Skip to main content
xYOU DESERVE INDEPENDENT, CRITICAL MEDIA. We want readers like you. Support independent critical media.

Tribal Protest Against Gujarat River Linking Project Gains Steam

The tribals fear that transferring surplus water from the Western Ghats to Saurashtra and Kutch will displace them.
guj dam

More than 5,000 villagers comprising mostly tribals gathered at Kaprada Tehsil, in Gujarat’s Valsad district, on March 21 to protest the Centre’s Par-Tapi-Narmada river link project.

Fearing displacement, the tribals of south Gujarat protested the project, which proposes to transfer surplus water from the Western Ghats to the arid regions of Saurashtra and Kutch via the Sardar Sarovar project, for the fourth time.

The ongoing protest gained momentum after Union finance minister Nirmala Sitharaman announced the project in her Budget speech. Subsequently, the tribals protested at Dharampur of Valsad district on February 28, Vyara of Tapi district on March 5 and Dang district on March 11.

On March 18, the tribals took out a huge protest rally in Vaghai Taluka of Dang district that culminated in a public meeting at Birsa Munda ground, Vaghai, organised by tribal organisations such as Adivasi Samanvay Manch, Adivasi Ekta Parishad and Samast Adivasi Samaj, among others.

On March 25, several Congress leaders were detained following a massive protest held in Gandhinagar at the appeal of Anant Patel, the party’s MLA from Vansda.

The project will link three rivers: Par, which originates from Nashik, Maharashtra and flows through Valsad in Gujarat; Tapi, which flows from Saputara through Surat; and Narmada, originating in Madhya Pradesh. 

Out of the seven dams proposed to be constructed, Jheri will be in Nashik while Mohankavchali, Paikhed, Chasmandva, Chikkar, Dabdar and Kelwan will be in Valsad and Dang districts.

Apart from the dams, the project includes the construction of three weirs for diversion: Paikhed, Chasmandva and Chikkar, two tunnels of 5.0 km and 0.5 km, a 395 km canal of which 205 km will fall in Par-Tapi and the remaining 190 km in Tapi-Narmada portion, and six powerhouses.

As per the detailed project report (DPR), prepared by the National Water Development Agency, in 2015, about 6,065 hectares will be submerged due to the proposed reservoirs. A total of 61 villages will be affected, of which one will be fully submerged. The project will affect 2,509 families, of which 98 would be affected due to the creation of the Jheri reservoir, spread over six villages.

In Gujarat, 793 families in 17 villages will be affected by the Kelwan reservoir, 563 families in 11 villages by Dabdar, 379 in seven villages by Chasmandva, 345 families in nine villages by Chikkar and 331 families in 11 villages by the Paikhed dam. The affected villages are located in Surgana and Peint Talukas in Nashik and Dharampur Taluka in Valsad, Vansda Taluka of Navsari and Ahwa Taluka of Dang district.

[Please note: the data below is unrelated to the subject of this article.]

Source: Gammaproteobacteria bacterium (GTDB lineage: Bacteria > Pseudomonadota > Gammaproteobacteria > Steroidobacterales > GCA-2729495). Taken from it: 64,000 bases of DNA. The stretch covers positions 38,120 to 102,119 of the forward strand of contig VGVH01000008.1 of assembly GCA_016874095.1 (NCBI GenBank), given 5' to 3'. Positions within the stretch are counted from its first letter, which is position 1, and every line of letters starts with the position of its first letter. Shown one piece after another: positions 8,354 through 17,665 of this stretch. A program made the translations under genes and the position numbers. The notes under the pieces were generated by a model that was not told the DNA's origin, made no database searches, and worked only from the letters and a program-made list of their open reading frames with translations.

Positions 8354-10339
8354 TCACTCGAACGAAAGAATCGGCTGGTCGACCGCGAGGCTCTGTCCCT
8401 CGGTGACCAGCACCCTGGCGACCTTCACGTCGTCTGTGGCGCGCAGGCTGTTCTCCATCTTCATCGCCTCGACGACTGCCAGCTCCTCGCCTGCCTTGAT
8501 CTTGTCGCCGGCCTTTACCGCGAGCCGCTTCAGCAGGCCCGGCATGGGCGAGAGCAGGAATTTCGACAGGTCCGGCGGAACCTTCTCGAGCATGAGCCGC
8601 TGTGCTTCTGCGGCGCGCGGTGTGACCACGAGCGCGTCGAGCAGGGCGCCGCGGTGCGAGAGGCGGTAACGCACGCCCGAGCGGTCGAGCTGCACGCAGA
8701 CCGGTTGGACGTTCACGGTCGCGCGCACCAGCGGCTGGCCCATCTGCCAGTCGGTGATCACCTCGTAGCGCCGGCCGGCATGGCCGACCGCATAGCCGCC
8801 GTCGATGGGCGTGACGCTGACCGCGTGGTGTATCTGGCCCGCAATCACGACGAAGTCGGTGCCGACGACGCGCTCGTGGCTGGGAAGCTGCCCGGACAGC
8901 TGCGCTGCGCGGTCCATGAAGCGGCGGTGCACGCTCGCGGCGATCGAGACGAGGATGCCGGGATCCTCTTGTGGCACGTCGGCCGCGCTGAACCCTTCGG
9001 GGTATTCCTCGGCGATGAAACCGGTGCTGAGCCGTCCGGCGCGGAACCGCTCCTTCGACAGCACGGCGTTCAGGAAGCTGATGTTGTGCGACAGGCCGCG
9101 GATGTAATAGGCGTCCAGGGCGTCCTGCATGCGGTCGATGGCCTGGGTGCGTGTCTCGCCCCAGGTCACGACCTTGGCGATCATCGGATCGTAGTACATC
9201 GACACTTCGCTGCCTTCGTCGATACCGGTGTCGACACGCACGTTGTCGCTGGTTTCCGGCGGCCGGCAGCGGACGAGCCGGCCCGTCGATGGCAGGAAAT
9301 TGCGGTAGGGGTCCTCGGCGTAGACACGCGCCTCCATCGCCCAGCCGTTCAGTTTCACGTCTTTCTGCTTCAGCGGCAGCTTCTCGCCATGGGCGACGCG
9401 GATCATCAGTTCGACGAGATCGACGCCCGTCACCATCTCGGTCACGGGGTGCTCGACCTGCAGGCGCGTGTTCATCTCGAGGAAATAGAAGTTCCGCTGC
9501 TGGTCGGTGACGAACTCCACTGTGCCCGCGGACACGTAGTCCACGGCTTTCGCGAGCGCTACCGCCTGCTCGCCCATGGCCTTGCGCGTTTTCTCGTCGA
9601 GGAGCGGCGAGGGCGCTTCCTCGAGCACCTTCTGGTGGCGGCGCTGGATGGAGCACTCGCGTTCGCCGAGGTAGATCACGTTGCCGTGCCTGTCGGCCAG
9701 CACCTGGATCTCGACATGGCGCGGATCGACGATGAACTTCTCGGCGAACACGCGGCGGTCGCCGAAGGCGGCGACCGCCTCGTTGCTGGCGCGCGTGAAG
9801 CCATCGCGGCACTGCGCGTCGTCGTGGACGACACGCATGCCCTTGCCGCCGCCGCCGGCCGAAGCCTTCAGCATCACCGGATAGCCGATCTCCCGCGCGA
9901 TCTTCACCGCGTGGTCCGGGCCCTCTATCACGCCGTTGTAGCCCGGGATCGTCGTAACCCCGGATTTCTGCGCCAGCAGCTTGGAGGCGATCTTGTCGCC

However, tribal activists claim that about 50,000 villagers will be affected and, at least, 35 villages completely submerged in just Dang district, where a dam has been proposed in Waghai Taluka. 

The total cost of the project is Rs 10,221 crore. If the Gujarat government wants to irrigate Saurashtra and Kutch, it can build dams there with the same budget. It is pointless to build dams here and carry water all the way across the state,” Abinav Delkar, son of late Dadra and Nagar Haveli MP Mohan Delkar, said at a protest rally. 

Romel Sutariya, a Gujarat-based tribal rights activist, told Newsclick that tribals, farmers and landowners of south Gujarat will be “affected by two Central projects—the Par-Tapi-Narmada link and Daman Ganga Pinjal”. “About 10,000 hectares, including forest, tribal and government land will be either acquired or submerged because of the Par-Tapi-Narmada link project. Dang will be one of the worst-hit areas with three dams proposed in the district. Besides, large chunks of land in another 10-12 villages will be submerged,” he added.

According to Sutariya, the locals, primarily tribals, are “scared”. The tribals are “dependent on the land for their livelihood. Once a piece of land is taken from a family, it affects the next three generations economically. Besides, we have seen the plight of tribals affected by such projects earlier. Those displaced by the Ukai Dam are still to be rehabilitated”. 

Noticeably, the memorandum of understanding (MoU) was signed between the Gujarat, Maharashtra and the Central governments on May 3, 2010. The MoU envisioned that Gujarat would get the benefit of the Par-Tapi-Narmada project en route irrigation from the link canal and in the drought-prone Saurashtra-Kutch region by way of substitution.

However, the project was modified on the intervention of the Gujarat government in 2016. The then-chief minister Vijay Rupani suggested including the command area of five proposed projects—Ugta, Sidhumber, Khata Amba, Zankhari and Khuntali to irrigate tribal areas en route the right side of link canal in Dang and Valsad directly from the reservoirs. He also wrote to the Centre to explore the possibility of irrigation in the tribal areas of Chhota Udepur and Panchmahal districts from Narmada Main Canal and provide drinking water in Dang and Navsari districts and Kaprada and Dharampur Talukas of Valsad. A letter dated January 18, 2017, written by the secretary of the Gujarat government to NWDA suggested revision of the DPR on these lines.

Get the latest reports & analysis with people's perspective on Protests, movements & deep analytical videos, discussions of the current affairs in your Telegram app. Subscribe to NewsClick's Telegram channel & get Real-Time updates on stories, as they get published on our website.

Subscribe Newsclick On Telegram